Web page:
The other day, I gave you a little sneak peek at the flowers on the Secret Garden project, and today, as promised, we’ll chat about colors and stitches.
Before getting into the general details about the stitches I’m using, let’s cover color choices.
If you’re following along with the project, remember that you’re absolutely free to make your own color choices! I’m only using two color families on the flowers. There are eight flowers total, and I’m alternating between the two color families around the design. I’m using the same yellows for both flower colors.
Corals to red: (light to dark) DMC colors 967, 3341, 351, 350, 817
Purples: (light to dark) DMC colors 554, 553, 552, 550
Yellows: (light to dark) DMC colors 744, 743, 742
The Secret Garden hummingbirds design (by Johanna Basford, and found in her book, which I reviewed a while ago) is a highly stylized design. The flowers, leaves, and birds that Johanna drew do not exactly replicate flowers, leaves, or birds that you will find existing in nature. Still, when we look at them on the drawing, we know they are flowers, leaves, and birds. That’s the nature of stylized design.
Because the design itself is stylized, I don’t feel compelled to make everything (or anything) in it look absolutely real, according to how it would be seen in nature.
So, for those who mentioned after Saturday’s article that the flowers look weird because you haven’t see flowers like that in your garden, welcome to the world of embroidery! I would hazard a bet that the majority of flowers that have ever been embroidered over the whole span of time in which embroidery has been practiced have not looked identical to anything you’d find growing in your garden. This is, after all, embroidery, and not photography.
So we see here the difference between realistic design and stylized design.
To further enhance the stylized design, I added “caps” to the tips of the petals in the flowers, so that I could add some solid satin stitch filling at the tops of all the petals. I chose seed stitch for the rest of the filling in the petals, to give a little sprinkling of color with a little bit of texture (to contrast with the satin stitch), and to avoid a solid filling. I outlined the petals with stem stitch.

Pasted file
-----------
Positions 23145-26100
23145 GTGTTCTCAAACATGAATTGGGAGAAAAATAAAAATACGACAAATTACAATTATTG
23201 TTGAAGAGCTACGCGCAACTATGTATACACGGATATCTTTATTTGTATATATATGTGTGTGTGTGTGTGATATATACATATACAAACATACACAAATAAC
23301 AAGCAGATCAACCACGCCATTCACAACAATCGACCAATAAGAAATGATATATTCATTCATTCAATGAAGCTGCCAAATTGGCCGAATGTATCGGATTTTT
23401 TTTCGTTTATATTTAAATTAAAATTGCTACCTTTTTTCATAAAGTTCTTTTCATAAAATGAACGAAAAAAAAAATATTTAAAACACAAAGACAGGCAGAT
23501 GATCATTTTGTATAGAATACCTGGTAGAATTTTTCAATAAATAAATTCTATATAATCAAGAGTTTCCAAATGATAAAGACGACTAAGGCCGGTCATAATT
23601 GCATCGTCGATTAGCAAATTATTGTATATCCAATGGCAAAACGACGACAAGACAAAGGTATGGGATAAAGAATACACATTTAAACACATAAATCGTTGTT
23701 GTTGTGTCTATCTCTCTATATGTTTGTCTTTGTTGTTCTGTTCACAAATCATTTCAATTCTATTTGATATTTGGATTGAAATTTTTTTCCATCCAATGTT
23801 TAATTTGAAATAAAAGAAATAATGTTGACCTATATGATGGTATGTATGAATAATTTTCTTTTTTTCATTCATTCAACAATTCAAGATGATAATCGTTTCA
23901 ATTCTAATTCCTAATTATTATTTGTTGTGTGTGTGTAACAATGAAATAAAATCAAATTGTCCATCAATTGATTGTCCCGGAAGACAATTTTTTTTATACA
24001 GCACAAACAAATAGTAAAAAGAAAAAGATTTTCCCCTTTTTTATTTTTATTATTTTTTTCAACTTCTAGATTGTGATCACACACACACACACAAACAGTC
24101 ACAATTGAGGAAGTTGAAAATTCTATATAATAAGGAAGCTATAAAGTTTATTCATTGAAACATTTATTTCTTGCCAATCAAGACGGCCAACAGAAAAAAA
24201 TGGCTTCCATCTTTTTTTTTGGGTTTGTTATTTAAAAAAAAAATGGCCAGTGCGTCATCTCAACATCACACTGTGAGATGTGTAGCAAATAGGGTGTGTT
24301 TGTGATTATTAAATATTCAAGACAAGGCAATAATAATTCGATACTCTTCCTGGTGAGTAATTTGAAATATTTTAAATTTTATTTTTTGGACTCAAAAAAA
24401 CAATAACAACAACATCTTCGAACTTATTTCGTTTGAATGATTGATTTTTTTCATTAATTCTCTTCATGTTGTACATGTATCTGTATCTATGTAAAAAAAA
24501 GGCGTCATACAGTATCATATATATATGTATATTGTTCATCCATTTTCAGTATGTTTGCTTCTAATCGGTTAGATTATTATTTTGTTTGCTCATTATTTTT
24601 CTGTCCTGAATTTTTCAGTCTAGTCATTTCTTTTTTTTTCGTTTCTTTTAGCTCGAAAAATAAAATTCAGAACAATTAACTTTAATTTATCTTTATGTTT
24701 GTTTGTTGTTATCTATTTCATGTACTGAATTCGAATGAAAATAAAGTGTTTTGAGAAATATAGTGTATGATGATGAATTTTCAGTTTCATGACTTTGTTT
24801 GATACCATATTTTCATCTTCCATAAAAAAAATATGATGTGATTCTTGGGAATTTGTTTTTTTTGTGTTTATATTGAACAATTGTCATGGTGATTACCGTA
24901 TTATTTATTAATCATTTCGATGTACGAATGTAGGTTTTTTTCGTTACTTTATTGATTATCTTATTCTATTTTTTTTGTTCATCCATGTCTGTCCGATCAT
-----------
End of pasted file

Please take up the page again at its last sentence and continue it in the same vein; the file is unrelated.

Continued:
The petals are worked from light to dark, from the center out. The red (817) is used to fill the middle teardrop shapes.
In the original design, there is a line of circles arching behind the petals. These, I switched to elongated French knots in two colors of yellow. 743 & 742, alternating the length so that the line of knots is a little jagged.
Elongated French knots (or pistil stitch), is simply a French knot with a longer space between where you emerged to begin the stitch and where you go down into the fabric to end the stitch. If you can work a French knot, you can work an elongated French knot.
If you have trouble with the elongated French knot, you can always work a series of long straight stitches and then go back and tip the straight stitches with French knots.
The base of the flower is a buttonhole wheel worked in yellow (743). After stitching the buttonhole wheel, I went back and filled between the spokes with straight stitches in a lighter yellow (744).
The centers of the flowers are worked in padded satin stitch, in the darkest red (817).
The links on all the stitch names above take you to various video tutorials for those embroidery stitches. The satin stitch and seed stitch videos are downright ancient (from the era when video first began to appear online), and need to be re-done. You may not be able to view them on mobile devices, but you should be able to view them on your computer. In any case, they’re on The To-Do List – you know, that ever-growing, never-ending List that we all have?
So that’s an overview of the stitches and colors used on the flowers in the Secret Garden project. Next time, we’ll look at some detailed stitching tips for the flowers, including some helpful tips for satin stitch and some fiddling about with the order of stitching.
If you have any questions or comments, feel free to leave a comment below!
If you’d like to follow along with the Secret Garden Hummingbirds project, you can find all the articles relating to this project arranged in chronological order in the Secret Garden Project Index.